On Oct 18, 2006, at 9:12 PM, Ezra Zygmuntowicz wrote:

>
> On Oct 18, 2006, at 6:02 PM, David Vallner wrote:
>
>> Ezra Zygmuntowicz wrote:
>>>    klasses.inject(block) do |blk, klass|
>>>      lambda { klass.with_scope(scope_hash, &blk) }
>>>    end.call
>>>
>>> That outer block that ends on end returns the lambda made inside  
>>> of that
>>> block. So end.call ends up being  lambda { klass.with_scope 
>>> (scope_hash,
>>> &blk) }.call
>>>
>>
>> Hmm. Unless I'm very mistaken, it would also only call the lambda for
>> the last object in klasses, generating several garbage (and  
>> relatively
>> expensive) lambdas. Boggle. Am I missing something?
>>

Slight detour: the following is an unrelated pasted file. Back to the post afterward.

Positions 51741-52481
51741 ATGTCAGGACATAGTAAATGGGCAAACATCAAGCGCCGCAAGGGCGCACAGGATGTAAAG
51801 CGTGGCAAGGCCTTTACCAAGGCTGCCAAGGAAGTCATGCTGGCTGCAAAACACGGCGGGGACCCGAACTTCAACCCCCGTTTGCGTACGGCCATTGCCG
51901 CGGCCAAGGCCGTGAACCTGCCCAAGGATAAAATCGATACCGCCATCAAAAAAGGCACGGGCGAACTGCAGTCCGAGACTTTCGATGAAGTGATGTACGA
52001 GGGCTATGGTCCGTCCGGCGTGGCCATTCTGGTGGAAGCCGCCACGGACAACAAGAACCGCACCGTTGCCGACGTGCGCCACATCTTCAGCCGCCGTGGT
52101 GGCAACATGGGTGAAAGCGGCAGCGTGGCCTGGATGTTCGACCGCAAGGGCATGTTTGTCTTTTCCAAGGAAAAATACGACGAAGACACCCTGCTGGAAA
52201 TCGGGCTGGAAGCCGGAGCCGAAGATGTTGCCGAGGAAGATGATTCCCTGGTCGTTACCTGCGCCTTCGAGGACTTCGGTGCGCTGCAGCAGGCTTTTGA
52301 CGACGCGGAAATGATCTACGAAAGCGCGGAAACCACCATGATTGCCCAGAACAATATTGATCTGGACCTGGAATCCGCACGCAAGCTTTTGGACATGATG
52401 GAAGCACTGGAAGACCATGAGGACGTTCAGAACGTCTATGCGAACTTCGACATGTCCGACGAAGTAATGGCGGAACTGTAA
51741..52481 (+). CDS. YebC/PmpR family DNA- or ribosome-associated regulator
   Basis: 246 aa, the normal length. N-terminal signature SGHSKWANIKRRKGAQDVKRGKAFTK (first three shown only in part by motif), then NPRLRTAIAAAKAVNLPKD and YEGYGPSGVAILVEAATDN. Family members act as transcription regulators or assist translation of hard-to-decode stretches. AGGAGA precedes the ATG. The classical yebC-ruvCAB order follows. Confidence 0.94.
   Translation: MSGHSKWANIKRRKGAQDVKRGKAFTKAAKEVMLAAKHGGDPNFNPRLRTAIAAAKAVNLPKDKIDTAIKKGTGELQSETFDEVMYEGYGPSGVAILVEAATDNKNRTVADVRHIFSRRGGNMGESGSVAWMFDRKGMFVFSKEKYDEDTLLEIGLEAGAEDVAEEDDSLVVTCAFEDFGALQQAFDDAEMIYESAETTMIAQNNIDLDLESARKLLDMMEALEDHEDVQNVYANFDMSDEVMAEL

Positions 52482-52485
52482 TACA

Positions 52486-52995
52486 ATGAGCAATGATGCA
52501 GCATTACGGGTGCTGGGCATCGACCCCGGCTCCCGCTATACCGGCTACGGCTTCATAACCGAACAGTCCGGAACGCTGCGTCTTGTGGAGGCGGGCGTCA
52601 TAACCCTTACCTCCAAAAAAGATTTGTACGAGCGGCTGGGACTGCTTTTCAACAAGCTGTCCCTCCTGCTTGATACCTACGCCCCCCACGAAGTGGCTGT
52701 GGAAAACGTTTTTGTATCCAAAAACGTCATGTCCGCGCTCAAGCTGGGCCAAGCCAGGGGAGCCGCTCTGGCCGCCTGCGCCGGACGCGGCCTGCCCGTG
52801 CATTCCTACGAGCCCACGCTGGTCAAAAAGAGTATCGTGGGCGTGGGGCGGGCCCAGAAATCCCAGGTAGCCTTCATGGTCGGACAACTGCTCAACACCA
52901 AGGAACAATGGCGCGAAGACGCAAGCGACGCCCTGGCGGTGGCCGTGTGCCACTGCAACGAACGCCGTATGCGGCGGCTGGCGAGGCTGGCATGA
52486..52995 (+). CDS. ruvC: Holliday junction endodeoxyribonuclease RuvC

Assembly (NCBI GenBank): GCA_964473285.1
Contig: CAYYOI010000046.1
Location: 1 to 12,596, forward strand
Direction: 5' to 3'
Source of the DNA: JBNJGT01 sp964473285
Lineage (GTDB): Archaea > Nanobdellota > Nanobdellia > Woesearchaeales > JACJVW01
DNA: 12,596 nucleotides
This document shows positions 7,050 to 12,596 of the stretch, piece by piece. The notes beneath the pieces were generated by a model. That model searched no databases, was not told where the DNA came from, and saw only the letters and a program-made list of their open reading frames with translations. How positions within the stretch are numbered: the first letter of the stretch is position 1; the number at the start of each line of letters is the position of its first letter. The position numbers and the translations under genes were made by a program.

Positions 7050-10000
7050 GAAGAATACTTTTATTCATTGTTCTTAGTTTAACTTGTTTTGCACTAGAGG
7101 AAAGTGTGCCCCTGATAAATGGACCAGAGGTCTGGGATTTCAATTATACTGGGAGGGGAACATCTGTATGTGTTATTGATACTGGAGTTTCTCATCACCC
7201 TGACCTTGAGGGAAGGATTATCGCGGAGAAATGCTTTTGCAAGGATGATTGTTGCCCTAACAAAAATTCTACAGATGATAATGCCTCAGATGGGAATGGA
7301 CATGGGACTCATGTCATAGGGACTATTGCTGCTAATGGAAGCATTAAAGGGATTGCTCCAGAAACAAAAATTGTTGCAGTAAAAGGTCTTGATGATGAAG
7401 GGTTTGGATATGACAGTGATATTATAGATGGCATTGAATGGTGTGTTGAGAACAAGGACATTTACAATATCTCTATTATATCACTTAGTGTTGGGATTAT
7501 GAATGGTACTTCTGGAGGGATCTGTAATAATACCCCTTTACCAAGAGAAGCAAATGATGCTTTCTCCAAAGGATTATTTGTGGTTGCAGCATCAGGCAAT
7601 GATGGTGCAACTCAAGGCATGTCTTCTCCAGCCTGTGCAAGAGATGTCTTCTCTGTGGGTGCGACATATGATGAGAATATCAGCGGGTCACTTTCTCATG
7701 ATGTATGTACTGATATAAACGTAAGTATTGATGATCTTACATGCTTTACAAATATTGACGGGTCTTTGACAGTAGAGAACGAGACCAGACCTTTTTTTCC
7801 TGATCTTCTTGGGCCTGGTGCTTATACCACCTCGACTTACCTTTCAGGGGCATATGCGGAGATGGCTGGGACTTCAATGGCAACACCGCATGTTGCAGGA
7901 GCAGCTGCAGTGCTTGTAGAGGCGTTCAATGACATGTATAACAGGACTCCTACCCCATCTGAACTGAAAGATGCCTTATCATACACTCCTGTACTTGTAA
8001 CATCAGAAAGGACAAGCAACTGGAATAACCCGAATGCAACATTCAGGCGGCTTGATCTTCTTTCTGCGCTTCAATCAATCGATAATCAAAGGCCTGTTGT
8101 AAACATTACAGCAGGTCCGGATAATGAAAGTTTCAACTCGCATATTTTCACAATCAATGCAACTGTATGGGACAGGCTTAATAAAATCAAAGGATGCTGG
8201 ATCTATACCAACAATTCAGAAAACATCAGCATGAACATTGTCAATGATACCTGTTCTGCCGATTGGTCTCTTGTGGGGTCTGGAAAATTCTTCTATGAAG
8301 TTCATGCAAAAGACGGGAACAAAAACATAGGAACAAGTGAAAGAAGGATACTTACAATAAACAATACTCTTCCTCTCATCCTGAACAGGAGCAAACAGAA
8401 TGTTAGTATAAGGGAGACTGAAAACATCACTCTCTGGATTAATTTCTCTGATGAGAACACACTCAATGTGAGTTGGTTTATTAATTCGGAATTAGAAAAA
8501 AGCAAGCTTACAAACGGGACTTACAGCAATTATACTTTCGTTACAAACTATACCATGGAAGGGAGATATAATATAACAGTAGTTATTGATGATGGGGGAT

>> David Vallner
>
> 	It looks like it would only call the last lambda but it does call  
> all of them. Here is a simplification of whats happening.
>
> irb(main):065:0>  def scoper(klasses=[:foo, :bar, :baz], &block)
> irb(main):066:1>    klasses.inject(block) do |blk, klass|
> irb(main):067:2*      lambda { puts klass; blk.call}
> irb(main):068:2>    end.call
> irb(main):069:1>  end
> => nil
> irb(main):070:0* scoper { puts '&block called' }
> baz
> bar
> foo
> &block called
> => nil
> irb(main):071:0>

I think I'm still confused by this. I infer from your post that the  
lambdas get nested by the inject (at the position of 'blk') with the  
first one innermost, which is why they get called in reverse order  
(and 'block' last of all). Is that right?

Regards, Morton